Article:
A Special Needs Trust, sometimes called a Supplemental Needs Trust (SNT), is a trust designed to qualify or preserve the trust beneficiary’s eligibility for government benefits based upon financial need, such as Medicaid and Supplemental Security Income (SSI). These needs-based programs are often vital for the beneficiary of SNT, who is an individual with a disability.
There are different types of SNTs – depending upon whose money is funding the Trust. A First Party SNT is a trust that is funded with the assets of the beneficiary with a disability. It must be established by a parent, grandparent, guardian or Court. It is not possible for the beneficiary to establish his or her own First Party SNT. To establish a First Party SNT three (3) criteria must be satisfied:
- The beneficiary must have a disability, i.e., he/she must be unable to work;
- The Beneficiary must be under the age of 65 when the Trust is created; and,
- The SNT must contain a provision obligating the Trustee to repay Medicaid, when the SNT is terminated, for all of the benefits paid by Medicaid for the benefit of the beneficiary over his or her lifetime.
How Decisions By A SNT Trustee Impact Entitlement to Government Benefits
Medicaid and SSI are not the only government benefits that individuals with disabilities receive. Beneficiaries of SNT may qualify for assistance in housing, food and heat, and receive disability benefits based upon his or her own work history. Using an SNT will not affect benefits that are not based upon financial need (they do not have an income limitation or resource level). However, as federal and state rules are constantly changing, it is incumbent upon the Trustee, and the advisory team, to remain abreast of changes to all the benefits programs the beneficiary is receiving or may receive in the near future.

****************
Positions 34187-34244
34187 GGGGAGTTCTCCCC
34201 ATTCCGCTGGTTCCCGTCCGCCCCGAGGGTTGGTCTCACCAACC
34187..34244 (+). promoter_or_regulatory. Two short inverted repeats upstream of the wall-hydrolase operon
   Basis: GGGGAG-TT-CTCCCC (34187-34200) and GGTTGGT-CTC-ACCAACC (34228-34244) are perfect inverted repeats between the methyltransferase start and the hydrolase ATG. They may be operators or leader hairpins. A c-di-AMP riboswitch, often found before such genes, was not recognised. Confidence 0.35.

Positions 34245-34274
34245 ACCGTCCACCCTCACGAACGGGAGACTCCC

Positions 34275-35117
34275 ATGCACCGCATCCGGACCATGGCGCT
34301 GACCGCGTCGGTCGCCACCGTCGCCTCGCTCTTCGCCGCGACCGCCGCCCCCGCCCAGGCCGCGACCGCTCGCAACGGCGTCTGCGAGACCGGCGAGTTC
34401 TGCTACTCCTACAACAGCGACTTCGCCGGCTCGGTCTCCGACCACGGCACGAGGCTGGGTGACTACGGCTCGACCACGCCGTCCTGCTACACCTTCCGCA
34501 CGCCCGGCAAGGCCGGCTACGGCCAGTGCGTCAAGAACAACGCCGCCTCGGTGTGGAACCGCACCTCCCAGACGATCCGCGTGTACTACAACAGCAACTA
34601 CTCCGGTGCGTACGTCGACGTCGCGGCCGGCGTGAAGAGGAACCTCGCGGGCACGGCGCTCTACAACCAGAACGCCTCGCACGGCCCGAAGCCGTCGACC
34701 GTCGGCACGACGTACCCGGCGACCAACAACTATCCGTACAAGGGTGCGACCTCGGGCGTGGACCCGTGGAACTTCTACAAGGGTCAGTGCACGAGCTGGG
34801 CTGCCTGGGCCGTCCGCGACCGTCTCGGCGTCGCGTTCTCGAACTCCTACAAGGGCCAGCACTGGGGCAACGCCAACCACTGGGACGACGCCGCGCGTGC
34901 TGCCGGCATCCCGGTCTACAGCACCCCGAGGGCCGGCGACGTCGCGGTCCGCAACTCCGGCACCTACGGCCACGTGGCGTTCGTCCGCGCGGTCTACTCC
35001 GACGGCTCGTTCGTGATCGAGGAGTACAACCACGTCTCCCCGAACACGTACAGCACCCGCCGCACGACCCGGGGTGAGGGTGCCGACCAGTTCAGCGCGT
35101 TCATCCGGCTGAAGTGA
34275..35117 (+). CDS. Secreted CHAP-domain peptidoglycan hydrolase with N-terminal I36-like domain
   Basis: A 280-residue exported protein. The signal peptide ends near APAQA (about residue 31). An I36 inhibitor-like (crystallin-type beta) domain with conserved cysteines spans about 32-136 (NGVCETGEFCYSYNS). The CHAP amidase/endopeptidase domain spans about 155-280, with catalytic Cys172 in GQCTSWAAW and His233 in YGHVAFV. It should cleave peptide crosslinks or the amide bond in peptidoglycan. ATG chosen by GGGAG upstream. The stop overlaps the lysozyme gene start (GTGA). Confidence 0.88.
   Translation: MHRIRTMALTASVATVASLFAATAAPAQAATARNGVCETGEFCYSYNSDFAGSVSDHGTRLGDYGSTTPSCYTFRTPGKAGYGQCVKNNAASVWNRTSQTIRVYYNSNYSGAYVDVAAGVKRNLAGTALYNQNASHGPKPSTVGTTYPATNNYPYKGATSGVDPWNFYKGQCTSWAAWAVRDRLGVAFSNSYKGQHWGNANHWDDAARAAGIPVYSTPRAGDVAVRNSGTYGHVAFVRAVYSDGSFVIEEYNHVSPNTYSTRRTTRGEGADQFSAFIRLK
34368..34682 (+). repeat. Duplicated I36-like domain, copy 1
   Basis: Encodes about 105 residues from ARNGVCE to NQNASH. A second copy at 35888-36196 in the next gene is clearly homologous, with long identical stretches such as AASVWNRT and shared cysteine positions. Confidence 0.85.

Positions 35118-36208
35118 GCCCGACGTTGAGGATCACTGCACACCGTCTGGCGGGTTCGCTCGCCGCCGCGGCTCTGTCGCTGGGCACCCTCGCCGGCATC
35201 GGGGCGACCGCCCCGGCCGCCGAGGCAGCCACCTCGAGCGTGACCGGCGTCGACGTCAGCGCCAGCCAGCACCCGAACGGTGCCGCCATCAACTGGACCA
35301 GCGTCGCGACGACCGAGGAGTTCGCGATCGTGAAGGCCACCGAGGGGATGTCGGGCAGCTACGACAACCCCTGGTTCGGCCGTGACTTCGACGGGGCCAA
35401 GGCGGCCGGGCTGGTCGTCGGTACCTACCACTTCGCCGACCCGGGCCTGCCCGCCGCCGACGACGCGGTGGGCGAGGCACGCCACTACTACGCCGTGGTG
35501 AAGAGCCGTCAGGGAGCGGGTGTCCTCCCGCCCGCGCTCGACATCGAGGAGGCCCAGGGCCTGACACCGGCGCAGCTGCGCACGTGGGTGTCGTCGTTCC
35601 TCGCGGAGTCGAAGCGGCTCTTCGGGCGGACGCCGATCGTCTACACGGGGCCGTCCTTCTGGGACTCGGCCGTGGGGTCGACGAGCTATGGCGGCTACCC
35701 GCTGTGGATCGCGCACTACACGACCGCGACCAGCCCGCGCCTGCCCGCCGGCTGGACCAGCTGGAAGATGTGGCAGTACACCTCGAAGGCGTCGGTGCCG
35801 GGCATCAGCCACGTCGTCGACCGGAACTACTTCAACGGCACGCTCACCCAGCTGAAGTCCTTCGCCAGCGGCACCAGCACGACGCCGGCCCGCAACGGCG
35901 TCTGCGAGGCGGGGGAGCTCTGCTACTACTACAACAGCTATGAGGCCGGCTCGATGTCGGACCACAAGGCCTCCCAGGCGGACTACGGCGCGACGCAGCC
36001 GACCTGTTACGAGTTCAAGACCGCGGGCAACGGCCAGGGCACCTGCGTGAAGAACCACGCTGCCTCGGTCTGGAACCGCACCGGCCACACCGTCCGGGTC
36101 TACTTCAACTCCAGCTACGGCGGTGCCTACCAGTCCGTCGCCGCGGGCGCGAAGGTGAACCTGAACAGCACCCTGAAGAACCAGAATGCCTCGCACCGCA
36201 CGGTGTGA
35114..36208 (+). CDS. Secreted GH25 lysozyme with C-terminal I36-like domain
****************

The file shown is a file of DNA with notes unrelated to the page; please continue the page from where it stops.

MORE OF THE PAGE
Making Appropriate Disbursements
A. Paying for Housing/Shelter and Food (buying a home; paying/subsidizing rent). It is important to know that a beneficiary who is receiving SSI will have his or her SSI monthly payment reduced (up to a maximum reduction of one third) if the Trust pays for some or all of the beneficiary’s food or shelter. An attorney can guide you through the calculations of the precise reduction so that you may determine whether the beneficiary’s reduction of the monthly SSI payment is worth the benefit of having food or shelter expenses paid by the Trust. The Social Security Administration considers the following items to be distributions for shelter: mortgage payments, insurance premiums if required by the mortgage company, real estate taxes, rent, heating fuel, gas, electric, water, sewer, and garbage removal.